I sympathise with all those who are upset over the death of Queen Elizabeth II but, at the same time, look forward with optimism to the reign of the new King. The modern world has chased all magic and mystery away from life and we must take them where we can find them for the human soul is such that we need these things. They call to the essence of our being and when they are denied, as now, we feel their loss acutely even if we can't articulate just what it is that has been lost. What has really been lost is, of course, the sense of the reality of the spiritual.
The British monarchy stretches back a thousand years into the distant past and provides a link to history and tradition in a world where nothing has deep roots or lasts long. The pageantry that defines the monarchy, its hierarchical dignity, the ceremony and ritual that surround it, all these can satisfy the soul in a world in which everything else is materialistic. Religion is meaningless for most people now and monarchy can fill the hole in the psyche that the absence of religion leaves behind. At least, it is one of the few things that might seem to do that. In truth it can only fill a tiny fraction of that hole.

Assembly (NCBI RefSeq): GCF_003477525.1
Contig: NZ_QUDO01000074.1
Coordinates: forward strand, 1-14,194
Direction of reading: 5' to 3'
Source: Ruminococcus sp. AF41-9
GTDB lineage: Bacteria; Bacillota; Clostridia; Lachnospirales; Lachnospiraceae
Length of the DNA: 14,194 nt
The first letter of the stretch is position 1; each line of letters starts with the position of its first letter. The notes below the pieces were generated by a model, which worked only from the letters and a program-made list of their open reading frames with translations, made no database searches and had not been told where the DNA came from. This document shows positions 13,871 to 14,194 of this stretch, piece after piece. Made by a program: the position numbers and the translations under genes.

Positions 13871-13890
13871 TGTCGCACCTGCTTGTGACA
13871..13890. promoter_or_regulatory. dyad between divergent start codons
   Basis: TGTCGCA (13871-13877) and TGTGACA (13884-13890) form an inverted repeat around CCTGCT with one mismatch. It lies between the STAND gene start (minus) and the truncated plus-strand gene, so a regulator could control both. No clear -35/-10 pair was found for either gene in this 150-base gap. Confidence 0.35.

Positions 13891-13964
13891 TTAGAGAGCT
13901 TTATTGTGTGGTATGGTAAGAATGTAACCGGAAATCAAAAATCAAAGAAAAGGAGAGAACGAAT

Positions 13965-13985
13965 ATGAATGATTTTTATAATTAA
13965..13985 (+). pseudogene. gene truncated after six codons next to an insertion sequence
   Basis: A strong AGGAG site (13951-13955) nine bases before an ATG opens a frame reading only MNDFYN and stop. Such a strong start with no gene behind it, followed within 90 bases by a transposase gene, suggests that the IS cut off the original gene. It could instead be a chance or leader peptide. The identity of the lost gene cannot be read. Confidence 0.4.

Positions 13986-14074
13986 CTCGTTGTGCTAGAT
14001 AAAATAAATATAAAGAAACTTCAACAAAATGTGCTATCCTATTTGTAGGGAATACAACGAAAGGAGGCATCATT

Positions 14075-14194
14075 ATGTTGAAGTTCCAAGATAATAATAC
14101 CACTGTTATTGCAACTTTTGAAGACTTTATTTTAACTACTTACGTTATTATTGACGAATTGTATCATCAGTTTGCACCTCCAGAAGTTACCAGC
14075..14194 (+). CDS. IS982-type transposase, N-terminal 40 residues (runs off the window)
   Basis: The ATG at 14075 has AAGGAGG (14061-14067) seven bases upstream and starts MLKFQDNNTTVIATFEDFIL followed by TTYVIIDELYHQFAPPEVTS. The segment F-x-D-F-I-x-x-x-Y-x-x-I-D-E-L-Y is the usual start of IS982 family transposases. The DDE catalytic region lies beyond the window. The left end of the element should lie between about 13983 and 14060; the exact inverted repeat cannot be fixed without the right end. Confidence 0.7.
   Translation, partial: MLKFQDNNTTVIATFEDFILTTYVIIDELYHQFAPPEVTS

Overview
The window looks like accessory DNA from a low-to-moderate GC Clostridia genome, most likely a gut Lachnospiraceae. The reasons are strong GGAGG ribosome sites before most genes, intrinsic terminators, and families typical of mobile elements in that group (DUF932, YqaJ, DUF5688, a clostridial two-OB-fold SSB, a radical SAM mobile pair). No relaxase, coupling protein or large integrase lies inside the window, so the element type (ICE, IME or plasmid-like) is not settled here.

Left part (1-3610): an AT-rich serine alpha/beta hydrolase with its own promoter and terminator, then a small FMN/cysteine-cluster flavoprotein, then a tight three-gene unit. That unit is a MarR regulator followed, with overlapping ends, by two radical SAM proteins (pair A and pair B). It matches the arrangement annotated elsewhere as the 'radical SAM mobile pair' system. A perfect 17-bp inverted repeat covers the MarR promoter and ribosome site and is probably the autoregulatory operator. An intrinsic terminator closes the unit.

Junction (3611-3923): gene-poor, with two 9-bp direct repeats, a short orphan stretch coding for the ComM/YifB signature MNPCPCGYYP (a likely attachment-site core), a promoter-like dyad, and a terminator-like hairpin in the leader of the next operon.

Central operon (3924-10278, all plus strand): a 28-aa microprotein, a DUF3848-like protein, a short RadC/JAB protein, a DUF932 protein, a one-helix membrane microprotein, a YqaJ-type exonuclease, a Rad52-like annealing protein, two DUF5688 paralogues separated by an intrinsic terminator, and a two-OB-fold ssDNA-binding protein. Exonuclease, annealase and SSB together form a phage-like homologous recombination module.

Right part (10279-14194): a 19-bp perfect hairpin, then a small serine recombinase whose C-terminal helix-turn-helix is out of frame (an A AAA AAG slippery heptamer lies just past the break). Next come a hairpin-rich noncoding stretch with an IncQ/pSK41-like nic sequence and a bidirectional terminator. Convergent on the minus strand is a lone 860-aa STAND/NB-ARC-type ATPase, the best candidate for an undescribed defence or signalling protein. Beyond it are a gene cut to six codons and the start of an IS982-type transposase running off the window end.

So I do sympathise with the many people who express their support for the monarchy in the wake of the Queen's death. But I can't share their emotions and for two reasons. The first is that monarchy is fairly meaningless without God above it to back it up and give it its fundamental raison d'être. All the ritual is centred in the reality of God. Take him away and it is just theatricals. But he is not taken away, you might protest. He is right there with the altar and the archbishop and the services and the cathedrals. No, he is not there. The words are there, the outer form is there but the spirit is not there. Some of the participants in these ceremonies may be believers according to their own lights, as the Queen is said to have been, but in what do they actually believe? A tradition, an historical idea, a set of ethics, the doctrines of an official religion? Or do they believe in the living God who animates their own soul and do they demonstrate that belief in everything they say and do? Believing in God is not enough. You must love God which means love truth. I know no one can judge the state of another's soul and I do not pretend to do such but the evidence indicates that most religious people accept the world on its own terms and that to me makes them unbelievers. You cannot believe in God and accept the world. You cannot serve two masters.